Now Is The Time To Buy Barclays Plc

Barclays plc (LON:BARC) is a contrarian buy.

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The recent news about Barclays (LSE: BARC) (NYSE: BCS.US) has been awful. Profits are falling. The investment bank is underperforming. Bankers’ bonuses are increasing. Thousands of jobs are being cut. Bank branches are being closed. And the Libor scandal rumbles on.

Quite simply, the mood music is terrible. And Barclay’s share price is falling again. Suddenly, investors are starting to wonder when the banks will ever recover.

Terrible mood music, but strong fundamentals

Surely this means that the company’s shares will keep falling? And that this is the time to bale out of Barclays shares?

Well, quite the contrary: for me, this is the time to buy Barclays shares, and definitely not to sell.

As 18th century nobleman Baron Rothschild once said, “The time to buy is when there’s blood on the streets”. This is the essence of contrarian investing. When everyone is walking away from a share, you walk towards it. When everyone disagrees with you, rather counter-intuitively, you are probably right.

Let’s dig a little a deeper. In 2013 Barclays made an underlying profit of £5.2 billion. It is on a 2014 price/earnings ratio of 10, falling to 8 the following year. The dividend yield is 3.7%.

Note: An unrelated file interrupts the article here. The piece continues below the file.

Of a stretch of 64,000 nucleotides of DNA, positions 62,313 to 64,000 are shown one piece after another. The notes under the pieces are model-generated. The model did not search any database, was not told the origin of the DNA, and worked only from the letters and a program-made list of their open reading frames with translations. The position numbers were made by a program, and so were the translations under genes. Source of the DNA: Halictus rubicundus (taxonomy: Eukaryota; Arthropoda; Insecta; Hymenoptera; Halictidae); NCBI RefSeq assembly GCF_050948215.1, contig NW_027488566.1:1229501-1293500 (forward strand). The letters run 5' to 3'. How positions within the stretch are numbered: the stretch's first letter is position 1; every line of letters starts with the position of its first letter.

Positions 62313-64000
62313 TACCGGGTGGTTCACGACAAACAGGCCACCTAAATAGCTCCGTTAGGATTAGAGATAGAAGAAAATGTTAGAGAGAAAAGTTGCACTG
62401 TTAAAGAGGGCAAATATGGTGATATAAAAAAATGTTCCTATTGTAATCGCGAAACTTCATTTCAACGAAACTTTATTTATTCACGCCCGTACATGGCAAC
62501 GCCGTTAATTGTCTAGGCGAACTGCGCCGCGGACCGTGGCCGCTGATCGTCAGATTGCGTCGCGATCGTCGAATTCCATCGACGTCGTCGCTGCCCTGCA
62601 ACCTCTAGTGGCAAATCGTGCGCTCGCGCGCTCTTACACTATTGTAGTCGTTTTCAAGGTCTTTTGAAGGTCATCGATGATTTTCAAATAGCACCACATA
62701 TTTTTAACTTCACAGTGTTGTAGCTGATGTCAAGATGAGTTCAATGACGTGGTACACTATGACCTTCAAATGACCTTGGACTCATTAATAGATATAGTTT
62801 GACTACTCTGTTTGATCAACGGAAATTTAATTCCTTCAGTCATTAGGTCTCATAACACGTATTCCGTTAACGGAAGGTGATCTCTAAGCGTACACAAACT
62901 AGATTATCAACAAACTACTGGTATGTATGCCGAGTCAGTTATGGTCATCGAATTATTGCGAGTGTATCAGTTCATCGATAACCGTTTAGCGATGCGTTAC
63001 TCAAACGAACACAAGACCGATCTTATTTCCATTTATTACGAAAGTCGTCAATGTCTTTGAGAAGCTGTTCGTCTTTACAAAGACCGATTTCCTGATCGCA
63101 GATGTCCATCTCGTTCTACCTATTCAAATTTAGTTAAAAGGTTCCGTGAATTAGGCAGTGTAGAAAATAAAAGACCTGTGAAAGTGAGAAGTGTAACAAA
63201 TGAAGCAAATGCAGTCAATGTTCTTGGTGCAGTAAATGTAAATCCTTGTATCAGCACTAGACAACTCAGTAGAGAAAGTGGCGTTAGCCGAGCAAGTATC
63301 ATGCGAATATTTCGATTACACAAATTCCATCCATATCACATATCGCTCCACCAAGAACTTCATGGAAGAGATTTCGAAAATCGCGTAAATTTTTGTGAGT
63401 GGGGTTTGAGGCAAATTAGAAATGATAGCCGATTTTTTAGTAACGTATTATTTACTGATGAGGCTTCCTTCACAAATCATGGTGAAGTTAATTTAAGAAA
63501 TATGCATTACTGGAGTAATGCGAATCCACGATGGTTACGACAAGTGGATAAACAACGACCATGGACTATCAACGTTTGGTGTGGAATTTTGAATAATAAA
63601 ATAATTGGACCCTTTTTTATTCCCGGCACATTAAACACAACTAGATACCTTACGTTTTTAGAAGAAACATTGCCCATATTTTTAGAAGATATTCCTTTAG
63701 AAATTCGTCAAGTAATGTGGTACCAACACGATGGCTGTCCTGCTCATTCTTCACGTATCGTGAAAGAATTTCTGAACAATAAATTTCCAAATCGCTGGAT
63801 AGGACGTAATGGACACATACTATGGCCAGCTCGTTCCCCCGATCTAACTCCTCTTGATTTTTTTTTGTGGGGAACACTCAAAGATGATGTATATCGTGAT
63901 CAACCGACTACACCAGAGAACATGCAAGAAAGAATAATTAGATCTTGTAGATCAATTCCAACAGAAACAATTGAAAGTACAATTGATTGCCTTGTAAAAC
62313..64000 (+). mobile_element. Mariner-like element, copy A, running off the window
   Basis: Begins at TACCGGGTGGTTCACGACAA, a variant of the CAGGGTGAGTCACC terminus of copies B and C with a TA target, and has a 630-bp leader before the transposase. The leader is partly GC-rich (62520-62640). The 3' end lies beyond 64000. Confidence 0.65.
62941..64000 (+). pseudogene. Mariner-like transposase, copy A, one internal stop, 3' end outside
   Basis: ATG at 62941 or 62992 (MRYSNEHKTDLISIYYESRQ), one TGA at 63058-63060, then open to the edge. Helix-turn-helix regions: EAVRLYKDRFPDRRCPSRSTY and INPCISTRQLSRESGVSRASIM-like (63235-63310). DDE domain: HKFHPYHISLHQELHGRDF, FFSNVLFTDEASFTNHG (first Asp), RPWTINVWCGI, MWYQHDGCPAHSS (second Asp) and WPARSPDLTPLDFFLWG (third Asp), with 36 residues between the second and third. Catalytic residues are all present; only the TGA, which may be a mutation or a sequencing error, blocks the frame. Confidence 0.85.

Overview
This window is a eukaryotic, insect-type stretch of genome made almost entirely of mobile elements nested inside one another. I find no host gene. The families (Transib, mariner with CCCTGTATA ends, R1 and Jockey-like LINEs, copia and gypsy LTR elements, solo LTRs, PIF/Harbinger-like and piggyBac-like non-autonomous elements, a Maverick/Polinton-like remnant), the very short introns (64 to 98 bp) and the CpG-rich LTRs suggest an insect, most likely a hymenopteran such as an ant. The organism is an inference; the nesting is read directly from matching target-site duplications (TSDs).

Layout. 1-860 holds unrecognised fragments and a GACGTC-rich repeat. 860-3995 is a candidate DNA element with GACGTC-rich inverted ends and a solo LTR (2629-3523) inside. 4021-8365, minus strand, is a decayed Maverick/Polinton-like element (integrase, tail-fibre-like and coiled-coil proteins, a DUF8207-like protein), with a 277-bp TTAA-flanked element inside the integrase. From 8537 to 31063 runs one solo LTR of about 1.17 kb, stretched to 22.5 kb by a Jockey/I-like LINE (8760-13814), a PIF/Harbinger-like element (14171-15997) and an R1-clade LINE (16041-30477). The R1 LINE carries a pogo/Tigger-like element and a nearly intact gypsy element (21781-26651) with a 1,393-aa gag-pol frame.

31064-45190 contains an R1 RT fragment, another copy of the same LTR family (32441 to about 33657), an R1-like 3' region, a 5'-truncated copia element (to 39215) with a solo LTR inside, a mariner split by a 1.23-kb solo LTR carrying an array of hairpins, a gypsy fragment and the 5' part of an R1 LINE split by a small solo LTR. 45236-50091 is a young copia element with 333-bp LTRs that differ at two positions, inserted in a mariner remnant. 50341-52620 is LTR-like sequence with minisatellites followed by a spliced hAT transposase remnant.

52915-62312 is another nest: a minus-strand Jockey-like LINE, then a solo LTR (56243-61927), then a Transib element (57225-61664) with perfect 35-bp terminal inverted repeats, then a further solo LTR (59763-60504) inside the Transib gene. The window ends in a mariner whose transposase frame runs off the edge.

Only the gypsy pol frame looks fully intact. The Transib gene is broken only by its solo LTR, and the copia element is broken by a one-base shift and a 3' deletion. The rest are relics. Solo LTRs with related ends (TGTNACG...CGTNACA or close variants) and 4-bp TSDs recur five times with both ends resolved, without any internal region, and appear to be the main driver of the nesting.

Profits were lower than expected, largely because of the disappointing results of the investment bank. Barclays has an extensive investment banking business; however, this has suffered recently because it has a particular strength in bonds, and bonds prices are now falling.

A period of unprecedented change

Barclays, like the whole of the banking industry, is undergoing a period of unprecedented change. It is adapting to a world where more and more people bank via the internet. It has trimmed costs to accommodate a world of low interest rates. And the investment bank needs to adapt to a transition from a bond boom to an equity boom. And the whole banking industry has been under the spotlight like never before. But it could just turn all this negativity into a catalyst for change.

None of these tasks is easy, but Barclays is on the pathway to increasing profits. Its dividend is steadily rising, and a recovering economy and improving equity markets will boost the company’s profits. Overall, this is really a blue-chip growth company with a P/E ratio of 10 in 2014, falling to 8 in 2015. This is cheap, and is the main reason why I think that Barclays is still a buy.

Should you invest, the value of your investment may rise or fall and your capital is at risk. Before investing, your individual circumstances should be assessed. Consider taking independent financial advice.

> Prabhat owns shares in Barclays.

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